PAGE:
I was reading a post over at Robby Slaughter’s blog about the difference between a networking event and a conversational French club. His post: The Expert Detector.
In it, he compared and contrasted these two distinct gatherings. One (the networking event) where everyone is prepared with scripts and pitches; the other a free-form experience where the conversations switch between discussions in a foreign language to discussions about a foreign language.
The latter is focused on learning.
What we really need in business is the equivalent of a salon:
“A salon is a gathering of people under the roof of an inspiring host, held partly to amuse one another and partly to refine the taste and increase their knowledge of the participants through conversation … Salons, commonly associated with French literary and philosophical movements of the 17th century and 18th centuries, were carried on until quite recently, in urban settings, among like-minded people.
Founding father Benjamin Franklin created something along the same lines in Philadelphia in 1727. He called it a Junto. Its focus was to improve businesses in his home city.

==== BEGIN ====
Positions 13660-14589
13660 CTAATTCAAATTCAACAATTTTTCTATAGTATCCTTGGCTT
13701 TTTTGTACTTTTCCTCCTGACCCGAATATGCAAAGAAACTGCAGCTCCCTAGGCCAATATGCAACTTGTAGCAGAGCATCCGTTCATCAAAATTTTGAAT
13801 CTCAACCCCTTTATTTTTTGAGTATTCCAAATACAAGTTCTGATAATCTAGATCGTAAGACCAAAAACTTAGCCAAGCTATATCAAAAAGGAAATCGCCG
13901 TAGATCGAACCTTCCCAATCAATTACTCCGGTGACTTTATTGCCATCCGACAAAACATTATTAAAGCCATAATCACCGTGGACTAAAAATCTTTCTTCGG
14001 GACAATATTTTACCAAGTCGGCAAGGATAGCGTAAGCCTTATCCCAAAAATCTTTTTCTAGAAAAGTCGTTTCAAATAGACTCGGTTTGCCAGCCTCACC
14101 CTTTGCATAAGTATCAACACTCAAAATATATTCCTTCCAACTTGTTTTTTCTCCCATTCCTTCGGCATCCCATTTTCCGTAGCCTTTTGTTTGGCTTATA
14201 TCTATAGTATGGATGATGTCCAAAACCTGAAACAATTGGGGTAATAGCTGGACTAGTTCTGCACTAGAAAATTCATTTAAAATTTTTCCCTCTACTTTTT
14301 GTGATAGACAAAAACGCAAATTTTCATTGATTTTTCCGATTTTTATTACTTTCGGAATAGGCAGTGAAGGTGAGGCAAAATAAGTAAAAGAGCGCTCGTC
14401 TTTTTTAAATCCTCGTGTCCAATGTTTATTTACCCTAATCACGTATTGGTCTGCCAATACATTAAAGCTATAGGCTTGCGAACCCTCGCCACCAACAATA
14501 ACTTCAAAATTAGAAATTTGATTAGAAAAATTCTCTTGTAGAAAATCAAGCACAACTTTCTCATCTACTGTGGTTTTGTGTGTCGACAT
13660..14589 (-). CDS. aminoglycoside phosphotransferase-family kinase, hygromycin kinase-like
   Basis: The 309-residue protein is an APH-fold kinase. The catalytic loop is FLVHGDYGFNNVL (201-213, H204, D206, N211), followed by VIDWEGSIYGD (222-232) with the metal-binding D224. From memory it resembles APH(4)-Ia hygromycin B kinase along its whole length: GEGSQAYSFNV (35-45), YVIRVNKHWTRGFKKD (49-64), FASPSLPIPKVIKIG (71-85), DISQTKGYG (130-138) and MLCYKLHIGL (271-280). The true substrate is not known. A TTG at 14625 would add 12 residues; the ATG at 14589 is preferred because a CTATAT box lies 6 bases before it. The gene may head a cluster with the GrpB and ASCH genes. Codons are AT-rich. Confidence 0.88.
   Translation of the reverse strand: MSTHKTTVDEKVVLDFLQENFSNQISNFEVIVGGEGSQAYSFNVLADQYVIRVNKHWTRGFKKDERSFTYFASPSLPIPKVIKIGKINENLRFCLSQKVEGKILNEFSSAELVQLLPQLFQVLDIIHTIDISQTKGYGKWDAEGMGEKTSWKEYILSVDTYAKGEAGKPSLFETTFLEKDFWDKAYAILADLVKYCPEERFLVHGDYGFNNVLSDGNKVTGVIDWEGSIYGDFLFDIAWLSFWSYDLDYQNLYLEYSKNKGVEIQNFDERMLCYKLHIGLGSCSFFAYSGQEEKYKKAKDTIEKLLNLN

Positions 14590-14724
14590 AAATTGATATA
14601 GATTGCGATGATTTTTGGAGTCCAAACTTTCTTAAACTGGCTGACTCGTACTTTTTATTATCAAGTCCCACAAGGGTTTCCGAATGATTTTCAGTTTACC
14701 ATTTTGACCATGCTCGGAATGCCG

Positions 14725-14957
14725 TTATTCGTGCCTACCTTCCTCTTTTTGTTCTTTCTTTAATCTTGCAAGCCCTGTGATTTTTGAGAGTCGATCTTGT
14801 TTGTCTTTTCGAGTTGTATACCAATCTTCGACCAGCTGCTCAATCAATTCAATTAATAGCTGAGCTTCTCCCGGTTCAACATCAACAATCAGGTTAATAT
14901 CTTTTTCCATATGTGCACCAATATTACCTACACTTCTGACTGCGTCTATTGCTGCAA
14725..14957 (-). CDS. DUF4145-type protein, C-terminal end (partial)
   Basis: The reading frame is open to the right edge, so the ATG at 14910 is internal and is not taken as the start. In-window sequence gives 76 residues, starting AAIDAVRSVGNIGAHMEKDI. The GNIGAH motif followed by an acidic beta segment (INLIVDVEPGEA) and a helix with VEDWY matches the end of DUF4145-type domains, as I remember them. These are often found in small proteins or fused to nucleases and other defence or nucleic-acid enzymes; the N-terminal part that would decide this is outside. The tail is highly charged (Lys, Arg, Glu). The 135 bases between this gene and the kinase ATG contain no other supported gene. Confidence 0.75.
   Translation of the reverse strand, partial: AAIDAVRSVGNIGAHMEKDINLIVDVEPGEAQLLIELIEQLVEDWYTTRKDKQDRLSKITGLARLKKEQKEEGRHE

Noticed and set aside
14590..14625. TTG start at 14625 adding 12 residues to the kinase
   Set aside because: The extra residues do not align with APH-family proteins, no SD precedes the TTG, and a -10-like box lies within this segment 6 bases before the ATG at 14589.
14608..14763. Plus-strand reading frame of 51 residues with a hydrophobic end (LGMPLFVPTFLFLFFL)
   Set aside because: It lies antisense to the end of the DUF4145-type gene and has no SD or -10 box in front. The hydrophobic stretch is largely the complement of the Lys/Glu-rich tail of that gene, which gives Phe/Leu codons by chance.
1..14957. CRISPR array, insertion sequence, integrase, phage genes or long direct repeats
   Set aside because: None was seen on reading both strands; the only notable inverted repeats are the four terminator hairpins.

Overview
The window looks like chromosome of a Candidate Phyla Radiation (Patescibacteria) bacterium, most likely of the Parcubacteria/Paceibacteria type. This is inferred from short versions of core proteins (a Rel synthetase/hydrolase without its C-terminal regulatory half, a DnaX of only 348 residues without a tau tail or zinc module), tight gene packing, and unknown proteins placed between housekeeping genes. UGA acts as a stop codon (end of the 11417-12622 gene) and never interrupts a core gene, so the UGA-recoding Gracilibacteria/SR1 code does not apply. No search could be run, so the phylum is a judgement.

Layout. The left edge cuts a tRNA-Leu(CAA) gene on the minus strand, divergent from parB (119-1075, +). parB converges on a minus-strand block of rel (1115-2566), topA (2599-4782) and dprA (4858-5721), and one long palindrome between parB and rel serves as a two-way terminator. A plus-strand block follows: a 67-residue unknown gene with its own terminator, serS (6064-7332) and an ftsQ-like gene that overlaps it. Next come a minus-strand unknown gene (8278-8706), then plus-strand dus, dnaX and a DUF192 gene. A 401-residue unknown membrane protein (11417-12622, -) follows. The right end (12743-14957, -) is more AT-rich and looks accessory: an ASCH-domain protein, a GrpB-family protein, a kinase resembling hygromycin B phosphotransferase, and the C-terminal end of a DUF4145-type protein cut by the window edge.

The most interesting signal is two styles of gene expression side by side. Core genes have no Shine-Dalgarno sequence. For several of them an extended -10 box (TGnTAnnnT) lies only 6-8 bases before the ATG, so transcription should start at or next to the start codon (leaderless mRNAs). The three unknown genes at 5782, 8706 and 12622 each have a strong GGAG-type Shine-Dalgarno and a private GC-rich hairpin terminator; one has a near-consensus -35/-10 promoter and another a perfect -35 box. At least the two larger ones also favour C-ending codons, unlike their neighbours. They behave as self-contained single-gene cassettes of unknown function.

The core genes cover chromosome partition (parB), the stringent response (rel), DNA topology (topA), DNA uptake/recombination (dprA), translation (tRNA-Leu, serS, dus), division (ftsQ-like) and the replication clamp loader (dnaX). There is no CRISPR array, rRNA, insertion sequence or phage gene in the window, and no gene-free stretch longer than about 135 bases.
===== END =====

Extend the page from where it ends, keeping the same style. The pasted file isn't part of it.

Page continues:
Today there are, I think, two equivalents to the junto/salon. One is coworking where independents office together and support one another. The second is a Jelly - similar to coworking but without the official location.
In both, the types of people that come together to work allow business people to collaborate, converse and support one another.
It’s about learning.
When people are working on their own things in proximity of one another, they aren’t focused on the elevator pitch. The conversations bounce between business and personal. Sometimes a question comes up that is in direct relationship to a person’s line of business. More often than not, folks talk about running a business.
As an interesting sidenote, artist Hugh McLeod has announced that he is holding a Salon for Gapingvoid. I’d want to check that out if I lived in Miami. Sounds cool.